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Warrior American Colonial Ranger: The Northern Colonies 1724-1764 Osprey Books

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Great Book by Osprey Publishing. 64 pages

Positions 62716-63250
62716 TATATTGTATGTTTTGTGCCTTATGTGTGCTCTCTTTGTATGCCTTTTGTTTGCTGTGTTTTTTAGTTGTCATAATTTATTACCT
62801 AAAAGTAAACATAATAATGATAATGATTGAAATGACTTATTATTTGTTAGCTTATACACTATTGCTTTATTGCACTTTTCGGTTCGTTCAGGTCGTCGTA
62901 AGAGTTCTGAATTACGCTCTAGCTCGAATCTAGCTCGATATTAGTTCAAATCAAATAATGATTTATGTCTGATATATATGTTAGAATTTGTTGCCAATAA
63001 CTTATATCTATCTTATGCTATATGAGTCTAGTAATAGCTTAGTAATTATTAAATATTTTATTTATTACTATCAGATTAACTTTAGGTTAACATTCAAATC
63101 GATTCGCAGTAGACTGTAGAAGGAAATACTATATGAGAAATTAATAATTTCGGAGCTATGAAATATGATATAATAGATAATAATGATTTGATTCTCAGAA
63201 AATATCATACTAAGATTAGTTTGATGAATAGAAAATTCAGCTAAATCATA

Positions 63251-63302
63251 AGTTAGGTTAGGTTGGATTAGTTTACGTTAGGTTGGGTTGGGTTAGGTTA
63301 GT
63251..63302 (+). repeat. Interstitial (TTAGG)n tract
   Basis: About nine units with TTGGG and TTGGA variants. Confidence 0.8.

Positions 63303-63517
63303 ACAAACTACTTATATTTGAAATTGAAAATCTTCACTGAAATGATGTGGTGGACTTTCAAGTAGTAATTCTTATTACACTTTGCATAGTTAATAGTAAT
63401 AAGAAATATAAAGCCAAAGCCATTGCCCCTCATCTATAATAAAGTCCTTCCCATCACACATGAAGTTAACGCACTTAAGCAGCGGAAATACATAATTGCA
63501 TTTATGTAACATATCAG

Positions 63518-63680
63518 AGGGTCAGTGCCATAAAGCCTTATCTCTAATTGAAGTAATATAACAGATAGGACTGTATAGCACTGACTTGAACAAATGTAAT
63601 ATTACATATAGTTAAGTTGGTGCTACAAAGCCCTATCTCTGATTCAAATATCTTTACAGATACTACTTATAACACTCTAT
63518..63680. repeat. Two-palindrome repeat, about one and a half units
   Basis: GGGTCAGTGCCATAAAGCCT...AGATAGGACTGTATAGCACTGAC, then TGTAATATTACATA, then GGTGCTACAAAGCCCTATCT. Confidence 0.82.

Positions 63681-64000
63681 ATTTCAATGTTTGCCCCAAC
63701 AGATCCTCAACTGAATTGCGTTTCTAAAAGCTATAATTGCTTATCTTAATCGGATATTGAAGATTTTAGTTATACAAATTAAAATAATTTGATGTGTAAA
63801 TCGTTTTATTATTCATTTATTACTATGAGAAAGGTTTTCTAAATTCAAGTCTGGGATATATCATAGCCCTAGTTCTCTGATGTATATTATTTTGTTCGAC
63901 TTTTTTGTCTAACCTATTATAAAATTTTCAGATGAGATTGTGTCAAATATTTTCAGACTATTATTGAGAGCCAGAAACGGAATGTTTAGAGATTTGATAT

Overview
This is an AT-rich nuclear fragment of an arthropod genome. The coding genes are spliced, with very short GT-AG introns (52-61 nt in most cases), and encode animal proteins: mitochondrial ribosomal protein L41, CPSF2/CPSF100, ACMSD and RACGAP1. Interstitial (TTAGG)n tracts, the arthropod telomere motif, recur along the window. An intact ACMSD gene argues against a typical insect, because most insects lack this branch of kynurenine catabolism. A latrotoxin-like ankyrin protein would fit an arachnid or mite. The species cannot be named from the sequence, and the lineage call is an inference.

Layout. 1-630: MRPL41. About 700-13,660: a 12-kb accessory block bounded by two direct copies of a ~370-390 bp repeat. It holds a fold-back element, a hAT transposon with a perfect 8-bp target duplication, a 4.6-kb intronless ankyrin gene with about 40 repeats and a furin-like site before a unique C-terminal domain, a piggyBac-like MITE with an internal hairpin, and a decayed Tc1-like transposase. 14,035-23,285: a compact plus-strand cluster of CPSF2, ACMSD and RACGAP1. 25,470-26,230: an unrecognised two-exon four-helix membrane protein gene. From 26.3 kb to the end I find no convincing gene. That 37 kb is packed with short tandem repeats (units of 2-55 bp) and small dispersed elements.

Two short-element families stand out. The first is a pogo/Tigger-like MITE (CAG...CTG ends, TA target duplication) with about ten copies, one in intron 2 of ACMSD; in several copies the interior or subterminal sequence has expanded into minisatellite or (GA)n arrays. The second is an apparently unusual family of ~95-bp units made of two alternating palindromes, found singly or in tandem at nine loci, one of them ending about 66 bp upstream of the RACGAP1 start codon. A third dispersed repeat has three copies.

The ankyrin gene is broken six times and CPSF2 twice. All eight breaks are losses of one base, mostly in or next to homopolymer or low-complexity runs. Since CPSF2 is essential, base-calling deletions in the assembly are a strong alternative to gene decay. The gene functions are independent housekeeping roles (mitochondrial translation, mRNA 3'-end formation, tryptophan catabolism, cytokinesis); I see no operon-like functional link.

The white men who became rangers in the North American wilderness during the middle decades of the 18th century were hybrids of three dissimilar parents: frontier hunters and trappers, colonial militiamen, and Native American warriors. Battles with Indians in the previous century had highlighted the uselessness of European armor, pikes and cavalry in the dense New World forests: the frontiersmen quickly realized that adopting Indian tactics as well as aspects of clothing and equipment was the only way to match the enemy's bush fighters. In the 1720s, Captain John Lovewell was among the first leaders to organize Ranger companies that could penetrate deep into enemy territory. In the decades that followed, fuelled by the struggle for control of the New World territories between Britain and France, such companies played crucial roles in the battles and campaigns. Captain Robert Rogers' New Hampshire Company of Rangers is undoubtedly the most famous of such units, and he compiled the first treatise on irregular warfare, a set of rules that is still distributed to US Special Forces to this day. His single company was expanded into several more by the advent of the French and Indian War, and the Rangers became a formidable fighting force. This title examines the development of the colonial rangers in this period, and shows how they were taught to survive in the woods, to fight hand-to-hand, to scalp a fallen foe, and to fight across all types of terrain and in all weather conditions. Based on much previously unpublished source material, it paints a vivid picture of the life, appearance and experiences of the American colonial ranger in the northern colonies.